Yeasts are confronted with an array of challenging conditions in its natural environment and during commercial fermentation processes. In both instances the yeast have to cope with fluctuating nutrient availability, osmotic stress-inducing concentrations of sugars, varying temperatures, and increasing concentrations of ethanol and organic acids. The molecular adaptations to these environments include genomic, transcriptomic and proteomic adjustments to ultimately facilitate metabolic and physiological adaptations that enable growth and survival. My laboratory focuses on understanding the molecular mechanisms that: (1) enable the adaptation of yeast to fermentation-related stresses, and (2) link molecular adaptation and metabolite production. Knowledge generated from this research would enable us to devise strategies to improve the stress tolerance, vitality, and efficiency of yeast during its performance of alcoholic fermentations.
Adaptation to changing nutrient environments
Yeasts consume nutrients, including fermentable sugars and nitrogen sources, to produce biomass and metabolites, such as ethanol, organic acids and flavour compounds, during the fermentation process. S. cerevisiae employs an intricate network of regulatory proteins that adjusts its transcriptome and proteome in response to prevailing nutrient conditions. Despite decades of research to understand the nutrient adaptation of yeast, many questions remain unanswered. We have identified an E3 ubiquitin ligase, the Vid30 or GID (Glucose Induced degradation Deficient) complex, as a novel component on the regulation of the transcriptomic and proteomic adaptation of yeast to changing nutrient conditions. The intricacies of Vid30c’s role in nutrient regulation remain unresolved. Elucidating its mechanism of function in nutrient adaptation will not only increase our fundamental understanding metabolic regulation in eukaryotic cells, but also increase our understanding of the continuous nutrient depletion yeasts experience during fermentation.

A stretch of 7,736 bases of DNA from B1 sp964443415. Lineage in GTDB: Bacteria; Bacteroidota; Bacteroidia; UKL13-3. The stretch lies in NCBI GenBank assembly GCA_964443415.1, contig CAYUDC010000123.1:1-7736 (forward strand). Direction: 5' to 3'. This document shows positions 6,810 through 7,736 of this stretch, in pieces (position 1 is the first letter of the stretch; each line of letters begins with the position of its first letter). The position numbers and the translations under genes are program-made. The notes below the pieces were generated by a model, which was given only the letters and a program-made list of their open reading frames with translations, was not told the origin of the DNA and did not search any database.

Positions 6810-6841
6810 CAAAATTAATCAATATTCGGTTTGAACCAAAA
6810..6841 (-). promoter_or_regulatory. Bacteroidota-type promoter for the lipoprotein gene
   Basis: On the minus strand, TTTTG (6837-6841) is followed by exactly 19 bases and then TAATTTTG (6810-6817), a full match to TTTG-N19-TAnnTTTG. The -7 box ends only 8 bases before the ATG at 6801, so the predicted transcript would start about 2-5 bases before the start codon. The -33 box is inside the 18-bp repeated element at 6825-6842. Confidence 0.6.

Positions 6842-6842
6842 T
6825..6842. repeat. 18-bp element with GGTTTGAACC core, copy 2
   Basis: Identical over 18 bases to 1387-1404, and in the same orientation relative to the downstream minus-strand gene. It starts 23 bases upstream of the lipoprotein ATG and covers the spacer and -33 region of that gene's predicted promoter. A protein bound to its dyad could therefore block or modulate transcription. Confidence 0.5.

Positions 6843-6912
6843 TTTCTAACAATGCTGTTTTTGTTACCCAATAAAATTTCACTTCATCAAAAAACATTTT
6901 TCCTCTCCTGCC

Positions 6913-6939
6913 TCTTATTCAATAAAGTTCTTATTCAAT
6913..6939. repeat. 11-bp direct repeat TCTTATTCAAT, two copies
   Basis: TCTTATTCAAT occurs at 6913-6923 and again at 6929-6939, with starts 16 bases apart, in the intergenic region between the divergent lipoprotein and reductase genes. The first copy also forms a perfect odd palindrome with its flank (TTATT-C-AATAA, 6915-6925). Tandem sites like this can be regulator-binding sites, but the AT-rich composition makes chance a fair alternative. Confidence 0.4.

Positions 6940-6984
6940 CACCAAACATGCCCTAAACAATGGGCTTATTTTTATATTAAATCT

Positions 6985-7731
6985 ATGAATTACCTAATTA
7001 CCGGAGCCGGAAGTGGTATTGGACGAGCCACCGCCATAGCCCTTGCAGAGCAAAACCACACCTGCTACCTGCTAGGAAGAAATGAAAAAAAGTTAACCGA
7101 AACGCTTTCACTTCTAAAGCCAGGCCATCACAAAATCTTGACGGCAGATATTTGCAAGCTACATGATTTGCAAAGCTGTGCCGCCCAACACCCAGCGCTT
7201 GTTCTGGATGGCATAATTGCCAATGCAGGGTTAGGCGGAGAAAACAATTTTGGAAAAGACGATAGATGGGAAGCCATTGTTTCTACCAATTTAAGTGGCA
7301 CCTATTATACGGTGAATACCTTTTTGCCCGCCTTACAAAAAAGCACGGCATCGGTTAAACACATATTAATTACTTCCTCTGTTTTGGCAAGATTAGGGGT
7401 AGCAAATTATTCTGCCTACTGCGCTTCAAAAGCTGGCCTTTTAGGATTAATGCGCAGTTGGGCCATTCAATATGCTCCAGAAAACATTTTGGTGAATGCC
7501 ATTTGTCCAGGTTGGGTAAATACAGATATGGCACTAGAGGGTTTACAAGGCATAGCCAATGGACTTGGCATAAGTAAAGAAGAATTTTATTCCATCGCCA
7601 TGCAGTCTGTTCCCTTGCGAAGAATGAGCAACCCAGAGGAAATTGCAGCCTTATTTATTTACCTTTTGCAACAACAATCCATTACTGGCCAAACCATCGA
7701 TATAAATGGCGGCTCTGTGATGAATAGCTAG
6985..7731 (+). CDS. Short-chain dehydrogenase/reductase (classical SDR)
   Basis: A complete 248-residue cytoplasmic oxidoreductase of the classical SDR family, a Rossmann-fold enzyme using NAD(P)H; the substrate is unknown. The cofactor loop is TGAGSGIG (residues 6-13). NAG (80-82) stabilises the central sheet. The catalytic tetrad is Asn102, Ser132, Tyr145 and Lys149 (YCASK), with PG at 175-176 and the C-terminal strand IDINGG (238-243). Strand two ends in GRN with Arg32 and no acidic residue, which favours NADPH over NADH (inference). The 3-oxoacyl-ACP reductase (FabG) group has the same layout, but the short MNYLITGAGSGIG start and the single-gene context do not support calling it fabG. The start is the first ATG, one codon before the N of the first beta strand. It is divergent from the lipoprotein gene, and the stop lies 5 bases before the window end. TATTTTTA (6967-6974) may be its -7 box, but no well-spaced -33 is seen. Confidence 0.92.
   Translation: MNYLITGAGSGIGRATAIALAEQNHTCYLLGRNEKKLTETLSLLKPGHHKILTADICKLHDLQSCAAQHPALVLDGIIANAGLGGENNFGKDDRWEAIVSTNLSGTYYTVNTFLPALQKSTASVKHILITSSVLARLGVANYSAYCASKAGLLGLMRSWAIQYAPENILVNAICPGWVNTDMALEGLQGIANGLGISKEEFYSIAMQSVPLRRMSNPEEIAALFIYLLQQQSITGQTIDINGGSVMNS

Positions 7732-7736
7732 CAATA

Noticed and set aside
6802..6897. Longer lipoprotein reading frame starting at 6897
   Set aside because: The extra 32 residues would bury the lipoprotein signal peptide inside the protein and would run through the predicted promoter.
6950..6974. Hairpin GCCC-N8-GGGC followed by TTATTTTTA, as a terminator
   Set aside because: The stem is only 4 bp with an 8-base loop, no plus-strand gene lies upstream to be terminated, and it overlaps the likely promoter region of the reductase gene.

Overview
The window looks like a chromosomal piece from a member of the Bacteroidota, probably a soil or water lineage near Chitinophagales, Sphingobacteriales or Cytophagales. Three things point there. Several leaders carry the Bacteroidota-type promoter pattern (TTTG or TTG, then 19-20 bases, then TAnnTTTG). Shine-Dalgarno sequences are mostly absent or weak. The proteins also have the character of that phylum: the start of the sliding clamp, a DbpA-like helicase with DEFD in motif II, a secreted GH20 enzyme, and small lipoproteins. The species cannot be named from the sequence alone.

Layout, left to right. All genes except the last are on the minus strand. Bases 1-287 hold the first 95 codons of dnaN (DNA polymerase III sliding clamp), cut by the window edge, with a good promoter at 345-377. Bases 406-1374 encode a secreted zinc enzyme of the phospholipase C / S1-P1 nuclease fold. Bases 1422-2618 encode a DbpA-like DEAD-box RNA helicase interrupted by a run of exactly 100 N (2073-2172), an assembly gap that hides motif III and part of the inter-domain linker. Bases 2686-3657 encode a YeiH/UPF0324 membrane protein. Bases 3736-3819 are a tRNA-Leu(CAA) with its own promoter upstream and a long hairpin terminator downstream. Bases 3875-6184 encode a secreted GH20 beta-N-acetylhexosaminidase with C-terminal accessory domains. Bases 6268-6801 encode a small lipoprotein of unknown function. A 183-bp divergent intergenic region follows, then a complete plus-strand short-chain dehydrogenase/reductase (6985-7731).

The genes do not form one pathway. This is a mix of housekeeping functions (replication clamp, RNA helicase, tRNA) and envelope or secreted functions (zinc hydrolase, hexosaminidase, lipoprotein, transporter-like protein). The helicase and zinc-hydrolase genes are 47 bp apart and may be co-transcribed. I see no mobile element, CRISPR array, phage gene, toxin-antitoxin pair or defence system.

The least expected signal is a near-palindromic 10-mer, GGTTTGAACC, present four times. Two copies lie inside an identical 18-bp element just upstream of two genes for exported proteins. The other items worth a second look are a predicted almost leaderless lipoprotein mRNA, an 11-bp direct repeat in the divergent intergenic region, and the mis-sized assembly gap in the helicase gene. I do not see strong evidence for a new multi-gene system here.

Yeast domestication and fermentations
Yeasts evolve to adapt to its specific environment. Brewer’s yeasts have been selected over centuries of fermentations to perform specific functions to satisfy the needs of brewers. This domestication is rooted in genomic adaptations that developed desired traits, like increased maltose metabolism, flocculation and tolerance to fermentation stresses, and omitted undesirable traits, like the ability to produce unwanted phenolic off flavours. There are several aspects of yeast domestication that remain unresolved. Unraveling
the origins and molecular underpinnings of domesticated traits will increase our understanding of yeast performance thereby developing strategies and predictions of fermentation efficiencies and flavour compound production during alcoholic fermentations (e.g. beer, cider, sparkling wine production).
While species of the genus Saccharomyces are commonly used in alcoholic fermentations, several non-Saccharomyces yeasts produce unique flavour compounds thereby adding flavour complexity and expanding product diversity in the wine, beer and cider industries. For example, strains of the yeast Brettanomyces bruxellensis are commonly employed in Belgian-style beers and are increasingly used in either primary or secondary fermentations in North American beer production. Understanding the contributions of these yeasts to flavour complexity will allow the development of strategies to increase product diversity in the beer and cider industries.